The beginning of a new legend.
While I know many people were somewhat disappointed with the ‘lack of power’ on the Toyota 86, it’s actually pretty adequate for a car of this size which weighs a mere 1.2 ton. The 2.0-liter Naturally Aspirated Boxer engine primarily developed by Subaru makes 197HP @ 7,000RPM and 205NM of torque @ 6,600RPM. This also results in a rather impressive fuel economy of 11.6 liters/ 100km with (primarily) city and (a little bit of) highway driving.
The primary focus of the Toyota 86 isn’t to win any horsepower races in a straight line, but to give you one of the most pleasurable driving experiences on the road. The chassis, tuned suspension and low height of both the engine and the driver is to emphasize the low center of gravity for an extremely balanced experience.
The power of the engine starts coming once you’ve cleared the first third of the RPM range, easily kicking and screaming all the way to 7K RPM with ferocity. At highway speeds, though, the 86 doesn’t push forward with as much gusto as I’d like to see, while over 6.5K RPM the engine sounds like a screaming banshee that’s borderline annoying. Of course, to many people, hitting the red-line of this 2.0-liter will be music to their ears.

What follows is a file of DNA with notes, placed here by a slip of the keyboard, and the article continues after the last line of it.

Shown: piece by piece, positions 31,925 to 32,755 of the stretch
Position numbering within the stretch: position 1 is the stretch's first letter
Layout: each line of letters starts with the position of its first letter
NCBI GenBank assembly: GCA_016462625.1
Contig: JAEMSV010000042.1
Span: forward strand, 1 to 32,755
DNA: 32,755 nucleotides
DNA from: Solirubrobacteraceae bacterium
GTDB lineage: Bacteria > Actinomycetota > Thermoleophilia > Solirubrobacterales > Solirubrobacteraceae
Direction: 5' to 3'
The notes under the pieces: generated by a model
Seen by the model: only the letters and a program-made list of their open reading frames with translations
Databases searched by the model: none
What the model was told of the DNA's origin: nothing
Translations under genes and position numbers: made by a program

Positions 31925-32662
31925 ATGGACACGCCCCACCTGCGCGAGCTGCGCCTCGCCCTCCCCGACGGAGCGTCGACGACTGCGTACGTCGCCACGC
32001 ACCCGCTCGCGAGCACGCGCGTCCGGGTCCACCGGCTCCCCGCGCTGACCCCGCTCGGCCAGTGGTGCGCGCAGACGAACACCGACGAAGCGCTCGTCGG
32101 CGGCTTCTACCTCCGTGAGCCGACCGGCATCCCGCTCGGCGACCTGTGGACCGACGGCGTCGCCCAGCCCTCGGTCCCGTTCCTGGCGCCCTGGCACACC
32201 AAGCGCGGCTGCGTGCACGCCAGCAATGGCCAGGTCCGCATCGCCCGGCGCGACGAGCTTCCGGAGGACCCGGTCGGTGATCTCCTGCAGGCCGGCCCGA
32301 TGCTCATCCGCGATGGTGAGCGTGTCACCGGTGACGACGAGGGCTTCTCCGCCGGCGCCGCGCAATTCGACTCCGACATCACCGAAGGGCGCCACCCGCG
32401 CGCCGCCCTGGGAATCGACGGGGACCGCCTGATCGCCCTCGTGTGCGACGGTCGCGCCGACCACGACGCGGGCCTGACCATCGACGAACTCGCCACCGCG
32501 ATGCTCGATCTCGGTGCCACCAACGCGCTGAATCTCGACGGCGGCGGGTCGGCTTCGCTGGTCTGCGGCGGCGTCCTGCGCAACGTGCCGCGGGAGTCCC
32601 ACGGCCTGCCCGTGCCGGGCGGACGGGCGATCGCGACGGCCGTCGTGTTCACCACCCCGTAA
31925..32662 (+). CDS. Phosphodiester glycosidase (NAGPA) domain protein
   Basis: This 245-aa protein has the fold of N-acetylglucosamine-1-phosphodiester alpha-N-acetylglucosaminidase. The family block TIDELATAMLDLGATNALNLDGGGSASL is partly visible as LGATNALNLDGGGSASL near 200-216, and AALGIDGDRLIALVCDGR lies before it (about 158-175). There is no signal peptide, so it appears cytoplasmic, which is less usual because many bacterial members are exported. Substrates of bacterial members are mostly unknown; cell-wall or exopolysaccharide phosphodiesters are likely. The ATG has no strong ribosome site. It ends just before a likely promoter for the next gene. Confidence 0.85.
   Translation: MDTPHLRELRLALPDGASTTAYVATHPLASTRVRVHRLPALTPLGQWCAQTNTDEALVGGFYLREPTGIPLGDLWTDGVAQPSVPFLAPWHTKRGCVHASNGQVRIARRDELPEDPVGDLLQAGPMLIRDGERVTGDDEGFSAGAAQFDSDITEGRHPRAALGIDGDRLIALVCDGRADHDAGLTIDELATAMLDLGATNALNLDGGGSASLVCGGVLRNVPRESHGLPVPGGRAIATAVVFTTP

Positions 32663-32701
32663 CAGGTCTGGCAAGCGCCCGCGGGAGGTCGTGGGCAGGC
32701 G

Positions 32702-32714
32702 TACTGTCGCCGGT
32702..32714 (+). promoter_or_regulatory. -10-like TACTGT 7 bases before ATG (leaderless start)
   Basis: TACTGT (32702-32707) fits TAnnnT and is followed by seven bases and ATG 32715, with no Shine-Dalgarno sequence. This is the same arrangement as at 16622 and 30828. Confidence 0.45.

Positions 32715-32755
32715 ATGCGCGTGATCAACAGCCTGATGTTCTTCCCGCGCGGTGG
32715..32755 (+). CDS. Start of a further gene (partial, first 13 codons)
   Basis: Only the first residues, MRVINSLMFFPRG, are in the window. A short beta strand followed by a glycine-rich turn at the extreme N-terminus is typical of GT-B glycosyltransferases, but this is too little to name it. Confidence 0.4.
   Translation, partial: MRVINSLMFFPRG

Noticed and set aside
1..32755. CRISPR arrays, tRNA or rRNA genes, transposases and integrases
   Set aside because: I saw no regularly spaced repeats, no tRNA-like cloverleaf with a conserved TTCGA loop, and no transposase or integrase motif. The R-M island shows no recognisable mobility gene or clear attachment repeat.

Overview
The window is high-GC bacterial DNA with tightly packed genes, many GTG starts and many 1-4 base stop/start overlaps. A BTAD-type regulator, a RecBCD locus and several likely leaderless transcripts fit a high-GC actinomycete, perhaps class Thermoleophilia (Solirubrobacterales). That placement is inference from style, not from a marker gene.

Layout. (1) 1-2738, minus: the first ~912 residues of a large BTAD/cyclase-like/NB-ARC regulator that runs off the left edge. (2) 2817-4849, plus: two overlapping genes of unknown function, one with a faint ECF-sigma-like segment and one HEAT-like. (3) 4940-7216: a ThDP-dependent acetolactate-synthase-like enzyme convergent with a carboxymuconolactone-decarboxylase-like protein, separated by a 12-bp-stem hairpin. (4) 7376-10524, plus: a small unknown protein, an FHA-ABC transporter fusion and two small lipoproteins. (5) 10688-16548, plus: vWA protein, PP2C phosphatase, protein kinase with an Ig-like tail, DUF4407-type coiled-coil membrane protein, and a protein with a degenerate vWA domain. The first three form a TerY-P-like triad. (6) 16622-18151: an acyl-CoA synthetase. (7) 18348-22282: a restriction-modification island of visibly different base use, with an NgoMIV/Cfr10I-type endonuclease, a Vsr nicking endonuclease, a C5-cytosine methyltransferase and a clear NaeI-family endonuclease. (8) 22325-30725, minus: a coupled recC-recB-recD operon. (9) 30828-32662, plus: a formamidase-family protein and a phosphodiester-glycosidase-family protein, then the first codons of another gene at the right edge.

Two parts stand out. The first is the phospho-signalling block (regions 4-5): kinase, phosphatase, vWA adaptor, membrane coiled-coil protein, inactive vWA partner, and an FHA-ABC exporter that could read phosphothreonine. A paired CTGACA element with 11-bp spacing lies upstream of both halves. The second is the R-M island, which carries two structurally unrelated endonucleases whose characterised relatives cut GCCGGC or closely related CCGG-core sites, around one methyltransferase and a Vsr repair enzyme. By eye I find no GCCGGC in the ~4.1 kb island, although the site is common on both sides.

Road grip is fairly decent on these 16-inch rims, although I much preferred the 17-inch on the mid-range and full options, which also come in fatter tires. There’s no doubt that sliding the Toyota 86 sideways is absurdly easy, and because of its poised nature the 86 will never slip out of your control. This is especially true with the ‘VSC Sports’ mode engaged. With the traction control completely off, however, it’s anybody’s guess as to how much you can push the 86 and how good of a driver you are.
Interestingly it’s when parking the Toyota 86 when I noticed, and appreciated, how small it is. Parallel and reverse parking in tight spots was a cinch, and I was reminded once again why I loved hatchbacks.
In all honesty the Toyota 86 is one car you have to test drive to get a feel of it. I know many people are not happy with the low torque and the low-end interior, but for those who’re interested in simply driving a sports car and enjoying the drive, these things are secondary concerns, if at all.
So the Toyota 86 is an affordable, rear-wheel drive sports car with decent power (adequate for its weight), a great sounding Boxer engine with impressive fuel economy and something that’s very easy to maintain, especially in this region. The puny rear seats notwithstanding, the 86 is a perfect daily car as well as something you can take out on the track and have a lot of fun with. And that’s the bottom line with Toyota’s reentry into the sports car market, that their little car is genuinely a lot of fun to drive, not matter where you are.